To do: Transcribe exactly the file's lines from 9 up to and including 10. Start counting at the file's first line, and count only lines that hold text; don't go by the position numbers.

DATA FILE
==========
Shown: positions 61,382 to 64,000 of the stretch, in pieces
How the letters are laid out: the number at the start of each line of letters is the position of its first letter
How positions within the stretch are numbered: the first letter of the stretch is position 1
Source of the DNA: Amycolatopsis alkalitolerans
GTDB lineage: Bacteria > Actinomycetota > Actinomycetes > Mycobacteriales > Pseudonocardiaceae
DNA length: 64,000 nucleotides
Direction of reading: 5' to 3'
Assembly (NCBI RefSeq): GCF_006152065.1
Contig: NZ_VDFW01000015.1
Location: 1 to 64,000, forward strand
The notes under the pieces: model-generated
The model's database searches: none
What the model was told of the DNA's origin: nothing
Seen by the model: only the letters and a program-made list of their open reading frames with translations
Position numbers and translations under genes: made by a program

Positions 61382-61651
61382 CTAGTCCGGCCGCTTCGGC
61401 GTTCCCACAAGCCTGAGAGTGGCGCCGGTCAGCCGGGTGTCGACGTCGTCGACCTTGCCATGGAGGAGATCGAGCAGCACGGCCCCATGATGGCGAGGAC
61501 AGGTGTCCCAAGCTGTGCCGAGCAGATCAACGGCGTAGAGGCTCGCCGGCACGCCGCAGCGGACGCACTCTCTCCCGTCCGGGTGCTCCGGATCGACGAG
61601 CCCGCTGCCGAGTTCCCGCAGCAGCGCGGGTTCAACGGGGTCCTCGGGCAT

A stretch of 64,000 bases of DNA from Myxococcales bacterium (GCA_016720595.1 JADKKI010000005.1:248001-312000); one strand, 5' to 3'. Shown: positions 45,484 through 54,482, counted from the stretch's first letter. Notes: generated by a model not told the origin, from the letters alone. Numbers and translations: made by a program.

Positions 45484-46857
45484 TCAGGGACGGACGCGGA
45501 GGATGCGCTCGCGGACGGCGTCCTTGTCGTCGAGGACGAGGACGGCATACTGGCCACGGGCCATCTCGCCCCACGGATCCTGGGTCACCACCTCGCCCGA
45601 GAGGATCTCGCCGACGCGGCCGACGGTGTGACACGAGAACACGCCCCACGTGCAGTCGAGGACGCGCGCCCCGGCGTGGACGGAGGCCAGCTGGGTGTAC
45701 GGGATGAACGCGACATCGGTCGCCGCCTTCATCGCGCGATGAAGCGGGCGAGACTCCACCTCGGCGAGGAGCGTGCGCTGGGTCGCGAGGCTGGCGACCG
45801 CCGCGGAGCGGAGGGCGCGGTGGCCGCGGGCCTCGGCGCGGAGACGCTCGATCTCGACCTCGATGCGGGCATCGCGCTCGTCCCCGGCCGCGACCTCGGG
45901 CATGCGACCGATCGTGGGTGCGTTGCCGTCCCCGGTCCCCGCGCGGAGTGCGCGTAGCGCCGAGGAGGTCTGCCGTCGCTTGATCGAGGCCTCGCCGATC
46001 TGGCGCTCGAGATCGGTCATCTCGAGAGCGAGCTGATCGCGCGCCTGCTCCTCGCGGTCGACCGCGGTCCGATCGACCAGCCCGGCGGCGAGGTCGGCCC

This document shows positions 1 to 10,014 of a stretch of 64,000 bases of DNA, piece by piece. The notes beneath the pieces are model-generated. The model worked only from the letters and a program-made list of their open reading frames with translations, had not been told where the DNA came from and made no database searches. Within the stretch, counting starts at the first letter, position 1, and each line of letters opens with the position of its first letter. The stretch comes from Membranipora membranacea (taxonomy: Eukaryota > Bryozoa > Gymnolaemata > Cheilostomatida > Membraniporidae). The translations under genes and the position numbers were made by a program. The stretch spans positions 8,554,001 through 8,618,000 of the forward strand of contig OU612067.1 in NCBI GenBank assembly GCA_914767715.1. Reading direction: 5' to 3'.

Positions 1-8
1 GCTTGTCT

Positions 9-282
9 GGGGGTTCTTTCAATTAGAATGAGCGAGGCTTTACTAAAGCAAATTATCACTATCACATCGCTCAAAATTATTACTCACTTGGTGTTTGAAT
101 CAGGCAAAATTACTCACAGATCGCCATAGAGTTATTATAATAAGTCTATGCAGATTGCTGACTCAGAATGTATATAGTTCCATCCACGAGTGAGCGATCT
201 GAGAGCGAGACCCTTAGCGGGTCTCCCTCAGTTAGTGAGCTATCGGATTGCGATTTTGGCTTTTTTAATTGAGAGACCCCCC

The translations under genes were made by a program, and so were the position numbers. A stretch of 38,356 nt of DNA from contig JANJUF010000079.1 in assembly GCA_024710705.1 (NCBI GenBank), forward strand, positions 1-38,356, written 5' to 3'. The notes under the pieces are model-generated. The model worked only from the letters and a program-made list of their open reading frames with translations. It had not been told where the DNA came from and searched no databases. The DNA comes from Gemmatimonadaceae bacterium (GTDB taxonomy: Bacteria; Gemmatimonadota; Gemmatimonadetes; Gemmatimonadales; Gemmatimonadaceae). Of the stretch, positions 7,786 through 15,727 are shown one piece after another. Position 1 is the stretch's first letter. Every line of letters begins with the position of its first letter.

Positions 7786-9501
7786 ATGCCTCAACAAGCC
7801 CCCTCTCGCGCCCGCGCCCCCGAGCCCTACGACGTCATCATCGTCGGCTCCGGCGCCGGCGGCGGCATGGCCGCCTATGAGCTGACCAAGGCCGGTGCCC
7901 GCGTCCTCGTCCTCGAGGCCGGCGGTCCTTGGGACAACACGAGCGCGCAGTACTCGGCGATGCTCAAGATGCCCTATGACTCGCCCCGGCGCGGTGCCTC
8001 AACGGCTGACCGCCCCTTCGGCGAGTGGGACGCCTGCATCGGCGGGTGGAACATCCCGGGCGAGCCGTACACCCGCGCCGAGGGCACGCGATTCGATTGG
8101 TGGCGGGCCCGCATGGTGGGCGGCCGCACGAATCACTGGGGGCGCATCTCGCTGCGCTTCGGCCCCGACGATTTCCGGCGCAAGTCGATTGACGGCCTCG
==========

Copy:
Contig: NZ_VDFW01000015.1
Location: 1 to 64,000, forward strand